Long-Term Care Insurance

Feb 01, 2024

Buying insurance under normal circumstances is a tricky business. You don’t know how much coverage you need. Plus, you don’t know if and when you will need that coverage. That’s how the insurance game works. You pay a certain amount for protection when you do go through medical injury or surgery and need care. The insurance companies make their money from your premiums and pay out claims as required by the policy when medical injury or surgery needs approved coverage.

Is there such a thing as insurance for long term care? How does insurance work for long-term care? These are great questions. Yes, there is such a thing as purchasing insurance for long-term custodial care. This type of insurance covers the costs accrued by caring for chronic illnesses or various disabilities. The claims pay for everything from home health care to skilled nursing care for months or even years.

This sort of insurance works like regular insurance—you pay a premium and claim the insurance when you or your loved one is diagnosed with the chronic malady or disability—to cover out-of-pocket expenses such as home health care or skilled nursing facilities. There is usually a waiting period of 90 to 120 days that is used like a deductible, where you have to wait to receive the out-of-pocket benefits.

According to the American Association for Long Term Care Insurance, the average couple, age 60, should expect to pay an average of $3,335 per year to pay out on a plan that gives $150 of coverage per day over a three-year period. Prices and pay outs go up as the recipients get older. A 65 year old couple would expect to pay an average $4,433 for the same coverage.

This insurance does show some benefits, particularly to individuals who have no children, are 60 or older, and have little or no retirement savings—as long as any chronic illness can be treated within the time frame allotted by the insurance company.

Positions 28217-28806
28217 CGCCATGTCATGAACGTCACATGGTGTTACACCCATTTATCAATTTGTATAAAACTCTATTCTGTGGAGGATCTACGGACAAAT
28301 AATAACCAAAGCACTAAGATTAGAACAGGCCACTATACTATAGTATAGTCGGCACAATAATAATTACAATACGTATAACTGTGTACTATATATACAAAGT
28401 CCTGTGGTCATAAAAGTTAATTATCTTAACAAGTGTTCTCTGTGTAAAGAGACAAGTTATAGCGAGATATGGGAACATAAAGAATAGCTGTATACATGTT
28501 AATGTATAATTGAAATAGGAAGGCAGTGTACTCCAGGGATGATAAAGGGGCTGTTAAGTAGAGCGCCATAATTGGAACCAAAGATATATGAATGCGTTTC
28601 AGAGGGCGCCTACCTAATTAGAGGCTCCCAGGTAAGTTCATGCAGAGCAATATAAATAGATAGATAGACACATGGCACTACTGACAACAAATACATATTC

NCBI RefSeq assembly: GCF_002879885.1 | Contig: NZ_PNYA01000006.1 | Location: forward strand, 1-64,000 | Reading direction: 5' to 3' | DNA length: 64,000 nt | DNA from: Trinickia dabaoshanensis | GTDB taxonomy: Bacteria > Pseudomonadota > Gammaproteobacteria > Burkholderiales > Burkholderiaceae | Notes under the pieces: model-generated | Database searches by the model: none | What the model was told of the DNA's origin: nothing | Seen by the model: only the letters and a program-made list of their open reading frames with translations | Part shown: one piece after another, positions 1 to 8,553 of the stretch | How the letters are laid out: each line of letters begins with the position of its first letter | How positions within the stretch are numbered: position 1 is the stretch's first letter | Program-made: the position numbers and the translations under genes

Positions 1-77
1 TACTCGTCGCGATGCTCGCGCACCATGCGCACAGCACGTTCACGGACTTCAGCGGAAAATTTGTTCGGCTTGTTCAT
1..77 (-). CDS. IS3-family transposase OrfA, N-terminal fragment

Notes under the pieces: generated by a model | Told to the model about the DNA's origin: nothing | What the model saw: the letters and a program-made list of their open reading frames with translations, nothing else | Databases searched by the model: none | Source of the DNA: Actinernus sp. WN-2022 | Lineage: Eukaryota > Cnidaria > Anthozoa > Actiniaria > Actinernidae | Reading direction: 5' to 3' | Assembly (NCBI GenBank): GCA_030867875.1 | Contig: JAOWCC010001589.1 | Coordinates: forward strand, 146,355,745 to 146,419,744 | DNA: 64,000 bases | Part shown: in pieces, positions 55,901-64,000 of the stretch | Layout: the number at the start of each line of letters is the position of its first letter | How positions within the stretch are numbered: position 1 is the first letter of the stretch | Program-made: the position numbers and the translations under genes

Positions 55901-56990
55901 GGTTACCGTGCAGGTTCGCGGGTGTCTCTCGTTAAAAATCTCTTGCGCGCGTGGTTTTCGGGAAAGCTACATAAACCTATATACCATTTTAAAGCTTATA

Why is it so expensive? Insurers don’t know how much a claim is going to be—how much time and care is needed for a long-term care patient. Generally, these plans pay out only over a three-year period for that reason. You should also consider that many of these plans don’t have surrender clauses, where you would get money back if you never need a claim during the period of insurance. You might pay and pay, only to see no return if you don’t qualify for care.

There is also the issue of rate hikes that some people who have the insurance, cannot continue paying. Should they continue to scrape to pay for the potential benefits, or get rid of the insurance and have no benefit at all?

If you are looking for such an option, consider carefully whether you should invest in retirement accounts, like a 401K, reverse mortgages, or a long-term care plan.

The Family Caregiver’s Newsletter articles are created for Active Daily Living by leading experts in aging and also The Benjamin Rose Institute on Aging, a nationally recognized leader addressing the most important issues of aging through service, research and advocacy. As a champion for older adults, BRIA works to advance their health, independence and dignity. The organization has established itself as a trusted resource for people who counsel, care for and advocate on behalf of older adults throughout the U.S. – See more at: http://www.benrose.org